The Chicago Blackhawks can only hope Monday’s scrimmage at Fifth Third Arena portends the future.
MacKenzie Entwistle scored the game’s first goal.
“We had like five shifts and he had two goals and could’ve had two assists,” he said. “It’s pretty special to watch him.
“Even when he’s not as noticeable, he’s still getting a touch or making a play. The best players in the league, sometimes you didn’t notice them and they’ve got three assists. Connor does both — he’s making those crazy goals and he’s also finding ways to be productive in other ways.”
Moments before scoring the game-winner, Bedard turned the puck over in the defensive zone on a bad pass. But his team quickly got the puck back and broke out, and Donato served up a one-timer and Bedard ripped it past Stauber.
“That was a terrible play at the start there,” Bedard said with a sheepish smile. “I don’t know what I was doing but obviously that’s hockey, I guess. You make mistakes and sometimes things go your way. … But it was nice to make it up at the end of the shift.”
Bedard said he wasn’t trying to test his limits at the NHL level — “I don’t think I could get away with that in pee-wee hockey.”
“I tried to sauce it, missed it, it happens,” he said. “Not a smart play so you’re going to do that sometimes. You learn from it.”
Bedard, meanwhile, was learning a lot from watching Reichel on the other side.
“He looked really good,” Bedard said. “Obviously a couple of really nice goals, so it was fun for me to get to watch him and obviously for the fans as well.”
They haven’t skated together much in camp, but he said Reichel strikes him as a hard worker who loves the game.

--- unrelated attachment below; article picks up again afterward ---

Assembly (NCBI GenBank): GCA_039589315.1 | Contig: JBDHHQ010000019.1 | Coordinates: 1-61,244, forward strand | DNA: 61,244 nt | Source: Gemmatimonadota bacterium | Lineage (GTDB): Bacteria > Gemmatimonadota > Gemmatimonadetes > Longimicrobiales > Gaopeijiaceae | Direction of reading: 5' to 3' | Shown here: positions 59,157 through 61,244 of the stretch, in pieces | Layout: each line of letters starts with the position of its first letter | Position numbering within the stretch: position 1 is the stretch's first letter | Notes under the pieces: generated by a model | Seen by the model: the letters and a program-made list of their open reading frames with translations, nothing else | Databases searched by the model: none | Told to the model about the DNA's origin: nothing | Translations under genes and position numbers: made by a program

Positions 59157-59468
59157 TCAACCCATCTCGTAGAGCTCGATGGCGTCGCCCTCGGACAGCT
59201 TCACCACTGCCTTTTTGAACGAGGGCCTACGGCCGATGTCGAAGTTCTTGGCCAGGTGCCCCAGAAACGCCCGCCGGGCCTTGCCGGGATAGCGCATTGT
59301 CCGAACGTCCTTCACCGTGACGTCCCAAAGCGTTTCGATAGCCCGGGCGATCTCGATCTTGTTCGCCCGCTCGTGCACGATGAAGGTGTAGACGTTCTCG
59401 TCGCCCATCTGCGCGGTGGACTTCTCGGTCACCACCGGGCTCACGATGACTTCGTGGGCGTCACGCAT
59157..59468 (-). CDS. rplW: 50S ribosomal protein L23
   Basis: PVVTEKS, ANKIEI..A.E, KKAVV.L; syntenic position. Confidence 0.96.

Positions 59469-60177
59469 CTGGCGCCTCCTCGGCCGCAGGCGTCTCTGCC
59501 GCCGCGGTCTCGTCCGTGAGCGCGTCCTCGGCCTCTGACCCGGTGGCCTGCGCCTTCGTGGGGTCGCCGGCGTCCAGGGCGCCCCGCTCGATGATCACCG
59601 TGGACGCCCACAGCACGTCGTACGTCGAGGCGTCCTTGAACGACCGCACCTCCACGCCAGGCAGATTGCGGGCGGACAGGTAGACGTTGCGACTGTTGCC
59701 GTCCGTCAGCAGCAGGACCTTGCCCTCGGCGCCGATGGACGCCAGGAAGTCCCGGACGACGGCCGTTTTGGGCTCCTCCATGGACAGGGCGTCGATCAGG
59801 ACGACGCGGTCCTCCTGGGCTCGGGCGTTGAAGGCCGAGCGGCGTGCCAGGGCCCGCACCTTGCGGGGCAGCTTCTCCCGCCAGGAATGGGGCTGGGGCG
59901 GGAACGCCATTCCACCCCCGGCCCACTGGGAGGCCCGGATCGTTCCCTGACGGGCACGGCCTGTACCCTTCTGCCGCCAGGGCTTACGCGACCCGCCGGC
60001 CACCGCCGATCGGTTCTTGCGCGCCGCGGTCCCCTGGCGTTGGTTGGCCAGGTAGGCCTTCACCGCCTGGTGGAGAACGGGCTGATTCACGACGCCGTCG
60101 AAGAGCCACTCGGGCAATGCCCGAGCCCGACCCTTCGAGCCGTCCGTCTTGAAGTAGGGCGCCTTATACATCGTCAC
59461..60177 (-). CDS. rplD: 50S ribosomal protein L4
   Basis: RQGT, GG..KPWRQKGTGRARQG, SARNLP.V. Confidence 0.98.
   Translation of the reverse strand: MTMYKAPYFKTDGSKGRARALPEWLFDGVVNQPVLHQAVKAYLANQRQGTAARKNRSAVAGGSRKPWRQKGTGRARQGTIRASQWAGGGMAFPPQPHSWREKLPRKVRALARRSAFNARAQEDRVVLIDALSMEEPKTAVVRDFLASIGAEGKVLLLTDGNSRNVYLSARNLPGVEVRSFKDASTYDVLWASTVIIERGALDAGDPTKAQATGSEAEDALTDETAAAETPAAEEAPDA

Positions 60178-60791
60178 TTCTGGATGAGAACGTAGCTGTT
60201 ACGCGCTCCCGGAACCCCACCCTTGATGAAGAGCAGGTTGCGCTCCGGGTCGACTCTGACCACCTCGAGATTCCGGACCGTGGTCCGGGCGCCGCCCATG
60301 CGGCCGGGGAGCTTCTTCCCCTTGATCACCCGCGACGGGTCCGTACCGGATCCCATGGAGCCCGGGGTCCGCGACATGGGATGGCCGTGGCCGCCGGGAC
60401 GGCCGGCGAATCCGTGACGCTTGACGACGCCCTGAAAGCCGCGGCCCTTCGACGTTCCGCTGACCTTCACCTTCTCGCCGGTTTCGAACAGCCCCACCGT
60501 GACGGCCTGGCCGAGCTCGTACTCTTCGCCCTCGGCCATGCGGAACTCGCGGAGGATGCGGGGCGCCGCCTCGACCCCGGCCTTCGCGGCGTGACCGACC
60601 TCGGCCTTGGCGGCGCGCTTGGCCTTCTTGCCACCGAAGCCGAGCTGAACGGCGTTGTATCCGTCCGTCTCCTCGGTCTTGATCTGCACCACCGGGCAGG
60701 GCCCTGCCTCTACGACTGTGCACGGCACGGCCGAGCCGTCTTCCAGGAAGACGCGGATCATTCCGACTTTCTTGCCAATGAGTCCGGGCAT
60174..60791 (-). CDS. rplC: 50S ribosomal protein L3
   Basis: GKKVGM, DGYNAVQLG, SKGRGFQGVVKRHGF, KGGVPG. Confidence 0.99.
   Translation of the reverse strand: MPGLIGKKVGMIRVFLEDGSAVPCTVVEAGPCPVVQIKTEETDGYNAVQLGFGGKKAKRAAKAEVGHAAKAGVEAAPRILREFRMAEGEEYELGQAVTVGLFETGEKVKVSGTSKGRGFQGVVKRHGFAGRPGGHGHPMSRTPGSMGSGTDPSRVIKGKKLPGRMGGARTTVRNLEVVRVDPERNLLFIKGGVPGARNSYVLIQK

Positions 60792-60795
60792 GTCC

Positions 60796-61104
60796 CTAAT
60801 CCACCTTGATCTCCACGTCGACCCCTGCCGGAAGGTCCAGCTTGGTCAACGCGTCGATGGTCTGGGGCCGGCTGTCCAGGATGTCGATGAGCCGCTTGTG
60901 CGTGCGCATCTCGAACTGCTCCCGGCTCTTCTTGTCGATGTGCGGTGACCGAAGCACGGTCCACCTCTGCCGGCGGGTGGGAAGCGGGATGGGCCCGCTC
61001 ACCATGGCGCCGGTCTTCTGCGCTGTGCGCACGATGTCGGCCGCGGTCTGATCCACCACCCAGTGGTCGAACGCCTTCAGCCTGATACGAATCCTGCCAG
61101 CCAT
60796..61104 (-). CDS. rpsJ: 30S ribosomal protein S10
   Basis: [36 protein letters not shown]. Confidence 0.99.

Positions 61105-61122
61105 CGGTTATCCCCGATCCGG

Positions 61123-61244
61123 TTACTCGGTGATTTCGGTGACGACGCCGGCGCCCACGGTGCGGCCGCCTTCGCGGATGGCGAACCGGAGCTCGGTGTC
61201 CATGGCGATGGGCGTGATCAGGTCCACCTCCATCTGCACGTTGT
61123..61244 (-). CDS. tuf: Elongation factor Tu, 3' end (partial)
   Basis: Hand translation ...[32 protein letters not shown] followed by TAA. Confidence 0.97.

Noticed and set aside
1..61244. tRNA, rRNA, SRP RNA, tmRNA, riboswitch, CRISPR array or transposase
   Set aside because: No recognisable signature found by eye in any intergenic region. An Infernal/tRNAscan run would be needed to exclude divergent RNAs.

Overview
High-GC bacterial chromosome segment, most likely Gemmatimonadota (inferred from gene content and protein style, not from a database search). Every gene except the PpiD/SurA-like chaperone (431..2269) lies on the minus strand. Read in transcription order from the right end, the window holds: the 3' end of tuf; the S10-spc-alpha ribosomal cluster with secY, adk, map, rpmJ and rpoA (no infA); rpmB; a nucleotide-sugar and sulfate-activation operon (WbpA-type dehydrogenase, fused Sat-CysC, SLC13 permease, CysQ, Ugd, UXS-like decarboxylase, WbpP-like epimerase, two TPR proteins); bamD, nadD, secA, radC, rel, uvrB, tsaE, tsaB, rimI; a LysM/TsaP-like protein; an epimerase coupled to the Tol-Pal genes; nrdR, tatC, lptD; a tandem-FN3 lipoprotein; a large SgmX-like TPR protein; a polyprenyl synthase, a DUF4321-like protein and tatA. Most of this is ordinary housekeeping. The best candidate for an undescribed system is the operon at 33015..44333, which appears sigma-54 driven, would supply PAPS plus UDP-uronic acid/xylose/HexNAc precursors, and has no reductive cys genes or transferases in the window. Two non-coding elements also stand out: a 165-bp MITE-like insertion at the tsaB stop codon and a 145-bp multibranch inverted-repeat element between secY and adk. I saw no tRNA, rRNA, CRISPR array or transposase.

“I know everyone in the room knows he’s going to be a huge contributor this year,” Bedard said.
On his second goal, the Red team left Reichel undefended as Paul Ludwinski and Reese Johnson scrambled to set up in front of him, but Reichel weaved between them and snapped the puck past Drew Commesso.
Jason Dickinson said, “I see Reichy out there, he’s dancing around.”
Reichel didn’t put too much stock in his performance.
“I mean it’s a scrimmage,” Reichel said. “System-wise it’s not like everything is perfect. We’ve still got to work on so many things. But, yeah, felt good today.”
For the most part coach Luke Richardson saw what he wanted to see from training camp’s first scrimmage.
“Connor had the one, I would say, funny hiccup in his D-zone there, but he got the puck back and put it in the other net,” Richardson said. “It was great. I thought those guys finished plays.
“Taylor (Hall) and Nick (Foligno) had a couple of good chances at the net. I thought it was a good start and looking forward to seeing more of it.”
Richardson said he’s going to scrimmage with fewer people Tuesday.
“It was just a little too many people and not enough people got enough reps to really utilize a scrimmage,” he said. “Breaking it up into three teams and trying to do that over the next day and maybe one more time during camp.”
Here are three other things we learned Monday.
1. There’s more to Lukas Reichel’s growth than offense.